Electricity complaints soar with Texas deregulation - study

Source: Recharge Texas

Electricity complaints have skyrocketed under the Texas electric deregulation law -- from fewer than 2,100 received each year by the state’s Public Utility Commission to an average of more than 12,000 under deregulation, according to an analysis by nonprofit RechargeTexas.com

Texans have lodged more than 800 percent more electricity complaints on an annual basis after retail deregulation than they did before deregulation, the analysis shows. The most common complaint relates to billing, although discontinuance and provision of service complaints also rank high. 

RechargeTexas.com is a service of the Texas Coalition for Affordable Power, a coalition of cities that promote policies to make electricity more affordable. 

Jay Doegey, TCAP president, said the colossal jump in complaints reflects continued frustration with the deregulated electricity market in Texas. 

“We may have dozens of companies competing for customers under the state’s electric deregulation law, but unfortunately that has not translated into better service,” said Doegey. “Contract confusion, high prices and other problems unfortunately are all too commonplace. It’s important that our PUC commissioners and state lawmakers do all they can to ensure that consumers come first in this market.” 

Texans unhappy with their electric service have a right to file complaints with the PUC, which is charged with investigating them within a specified period. The PUC began collecting complaint data after the establishment of its Office of Customer Protection in July 1997. 

The analysis shows that complaints from electricity consumers lodged with the Texas Public Utility Commission initially spiked at the end of the 2001 calendar year, which was the year the state embarked on what is now remembered as a problem-plagued deregulation pilot project. Complaints remained high after the retail electric deregulation began in earnest on Jan. 1, 2002. 

In the 2002 fiscal year, the PUC received more than 8,500 complaints relating to electricity. That’s in contrast to the previous fiscal year in which the PUC received fewer than 2,100 complaints. During the entire period of deregulation, complaints against electric companies filed with the PUC have never dipped to below 7,700 per fiscal year. 

RechargeTexas.com analyzed PUC electricity complaint data for the 1998 through 2010 fiscal years. The agency said it discarded pre-2003 data under its documentation retention policy and so estimates for those years were obtained through journalistic accounts and through an analysis of charts that appear in PUC annual reports. RechargeTexas.com obtained precise 2003-2010 fiscal year complaint data under the Texas Open Records law.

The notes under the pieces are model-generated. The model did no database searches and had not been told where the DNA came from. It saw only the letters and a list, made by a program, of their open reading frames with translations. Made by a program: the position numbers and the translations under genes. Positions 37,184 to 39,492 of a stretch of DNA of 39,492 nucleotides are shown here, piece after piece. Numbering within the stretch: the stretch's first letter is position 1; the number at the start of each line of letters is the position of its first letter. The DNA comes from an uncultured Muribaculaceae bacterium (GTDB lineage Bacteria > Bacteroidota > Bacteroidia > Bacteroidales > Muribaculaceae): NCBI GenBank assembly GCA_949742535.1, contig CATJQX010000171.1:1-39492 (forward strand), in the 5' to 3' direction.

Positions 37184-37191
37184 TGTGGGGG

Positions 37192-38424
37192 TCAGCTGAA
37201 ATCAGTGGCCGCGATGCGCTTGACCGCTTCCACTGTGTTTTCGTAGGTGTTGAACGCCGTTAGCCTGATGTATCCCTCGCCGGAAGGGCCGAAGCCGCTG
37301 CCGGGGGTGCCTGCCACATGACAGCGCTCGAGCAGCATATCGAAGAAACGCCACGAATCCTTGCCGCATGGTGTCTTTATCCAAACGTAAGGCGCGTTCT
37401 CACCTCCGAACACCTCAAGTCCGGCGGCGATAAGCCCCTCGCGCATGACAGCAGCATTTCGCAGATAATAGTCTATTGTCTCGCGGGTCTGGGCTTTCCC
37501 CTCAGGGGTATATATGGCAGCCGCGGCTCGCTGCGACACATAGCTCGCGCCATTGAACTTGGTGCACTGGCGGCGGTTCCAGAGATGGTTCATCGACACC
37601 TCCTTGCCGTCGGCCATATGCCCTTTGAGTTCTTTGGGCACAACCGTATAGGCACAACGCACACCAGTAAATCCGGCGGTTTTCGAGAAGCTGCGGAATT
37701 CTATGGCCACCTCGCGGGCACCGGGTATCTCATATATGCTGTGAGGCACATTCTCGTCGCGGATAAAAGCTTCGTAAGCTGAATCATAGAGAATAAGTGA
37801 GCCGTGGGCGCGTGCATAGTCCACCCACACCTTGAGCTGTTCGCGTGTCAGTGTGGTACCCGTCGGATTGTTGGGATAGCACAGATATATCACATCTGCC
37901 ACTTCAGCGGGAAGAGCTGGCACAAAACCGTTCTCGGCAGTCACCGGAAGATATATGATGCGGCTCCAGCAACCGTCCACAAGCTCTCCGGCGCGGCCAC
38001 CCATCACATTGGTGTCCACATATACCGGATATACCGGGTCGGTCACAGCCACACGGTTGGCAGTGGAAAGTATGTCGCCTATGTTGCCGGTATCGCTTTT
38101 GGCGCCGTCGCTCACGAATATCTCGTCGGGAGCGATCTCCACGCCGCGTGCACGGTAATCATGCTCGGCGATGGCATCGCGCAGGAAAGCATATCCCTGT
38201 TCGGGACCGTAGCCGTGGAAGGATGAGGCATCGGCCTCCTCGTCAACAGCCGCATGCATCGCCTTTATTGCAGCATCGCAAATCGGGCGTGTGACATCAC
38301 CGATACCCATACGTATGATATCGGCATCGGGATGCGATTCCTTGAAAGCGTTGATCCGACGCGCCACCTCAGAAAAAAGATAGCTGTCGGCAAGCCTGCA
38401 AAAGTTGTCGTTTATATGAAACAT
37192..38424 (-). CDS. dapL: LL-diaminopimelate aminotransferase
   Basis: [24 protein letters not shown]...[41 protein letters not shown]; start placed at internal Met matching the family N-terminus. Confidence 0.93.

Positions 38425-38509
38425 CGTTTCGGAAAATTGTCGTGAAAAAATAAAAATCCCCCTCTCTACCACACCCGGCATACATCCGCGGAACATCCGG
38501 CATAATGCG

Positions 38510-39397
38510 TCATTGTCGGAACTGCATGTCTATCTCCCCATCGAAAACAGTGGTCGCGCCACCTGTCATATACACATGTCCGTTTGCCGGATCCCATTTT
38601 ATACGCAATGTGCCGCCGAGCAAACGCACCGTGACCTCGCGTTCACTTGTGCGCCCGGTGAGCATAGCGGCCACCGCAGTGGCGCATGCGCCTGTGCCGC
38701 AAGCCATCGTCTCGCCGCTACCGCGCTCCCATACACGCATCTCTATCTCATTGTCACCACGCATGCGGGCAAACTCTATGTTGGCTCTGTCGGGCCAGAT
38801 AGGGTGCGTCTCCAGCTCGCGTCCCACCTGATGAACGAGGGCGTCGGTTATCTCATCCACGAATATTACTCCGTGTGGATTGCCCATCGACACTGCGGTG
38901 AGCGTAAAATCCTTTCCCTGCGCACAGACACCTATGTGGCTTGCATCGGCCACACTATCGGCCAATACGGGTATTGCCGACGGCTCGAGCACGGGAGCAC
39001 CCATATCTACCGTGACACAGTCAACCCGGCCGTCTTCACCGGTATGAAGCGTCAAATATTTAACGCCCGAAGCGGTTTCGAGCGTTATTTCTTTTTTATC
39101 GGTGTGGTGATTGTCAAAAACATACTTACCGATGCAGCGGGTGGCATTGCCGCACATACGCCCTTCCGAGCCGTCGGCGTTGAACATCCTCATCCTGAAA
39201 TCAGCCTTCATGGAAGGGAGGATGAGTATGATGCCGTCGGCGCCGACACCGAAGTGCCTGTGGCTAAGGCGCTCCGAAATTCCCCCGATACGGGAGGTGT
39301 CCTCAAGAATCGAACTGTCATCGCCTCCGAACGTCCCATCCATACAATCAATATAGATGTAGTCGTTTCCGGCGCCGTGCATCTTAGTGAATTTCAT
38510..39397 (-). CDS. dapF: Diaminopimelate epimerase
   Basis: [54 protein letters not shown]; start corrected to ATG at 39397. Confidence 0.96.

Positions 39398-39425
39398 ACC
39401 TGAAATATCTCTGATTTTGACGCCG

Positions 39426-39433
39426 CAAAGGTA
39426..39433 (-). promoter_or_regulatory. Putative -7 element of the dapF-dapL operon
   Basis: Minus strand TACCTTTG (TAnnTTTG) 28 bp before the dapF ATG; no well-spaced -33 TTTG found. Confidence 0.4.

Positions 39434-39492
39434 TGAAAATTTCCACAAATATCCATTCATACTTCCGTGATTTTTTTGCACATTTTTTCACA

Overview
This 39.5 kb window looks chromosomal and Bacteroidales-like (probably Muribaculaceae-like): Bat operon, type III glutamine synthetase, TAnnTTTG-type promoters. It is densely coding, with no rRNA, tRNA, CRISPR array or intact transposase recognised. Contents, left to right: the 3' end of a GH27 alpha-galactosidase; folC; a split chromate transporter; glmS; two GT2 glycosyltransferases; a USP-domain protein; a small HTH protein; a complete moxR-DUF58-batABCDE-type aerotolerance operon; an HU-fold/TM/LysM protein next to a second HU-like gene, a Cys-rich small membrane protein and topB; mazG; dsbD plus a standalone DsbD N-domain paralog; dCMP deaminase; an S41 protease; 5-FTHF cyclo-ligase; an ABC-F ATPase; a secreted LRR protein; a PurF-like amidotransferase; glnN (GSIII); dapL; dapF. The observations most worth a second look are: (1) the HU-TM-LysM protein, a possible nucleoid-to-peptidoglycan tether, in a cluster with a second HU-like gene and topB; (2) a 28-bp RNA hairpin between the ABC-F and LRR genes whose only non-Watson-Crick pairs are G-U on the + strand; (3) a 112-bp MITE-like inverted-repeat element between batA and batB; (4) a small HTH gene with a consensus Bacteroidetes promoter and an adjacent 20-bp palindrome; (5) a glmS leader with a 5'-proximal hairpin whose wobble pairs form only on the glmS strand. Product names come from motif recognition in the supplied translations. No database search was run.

The agency fielded an estimated 684 complaints against electric companies during the 1998 fiscal year, an estimated 1,349 complaints during the 1999 fiscal year, an estimated 1,168 complaints in the 2000 fiscal year and 2,062 complaints for the 2001 fiscal year. That averages to 1,316 annual electric complaints filed with the PUC for the years prior to deregulation. By contrast, consumers filed with the PUC an average of 12,013 complaints against electric companies for fiscal years after the start of deregulation. 

The plurality of complaints submitted to the PUC over the last two fiscal years relate to electricity bills. The relatively high number of billing complaints is unsurprising given that electric prices have increased in Texas by more than 40 percent since the adoption of the deregulation law. That’s a greater percentage increase than that registered nationwide. Likewise, average electricity prices in Texas are higher than prices in adjoining states. 

“We can do better,” said TCAP president Doegey. 

Under the PUC’s complaint process, customers can file a complaint against a company with the agency. The PUC then makes an inquiry with the company, which has 21 days to respond. A PUC investigator evaluates the company’s response to determine whether it failed to follow the law.

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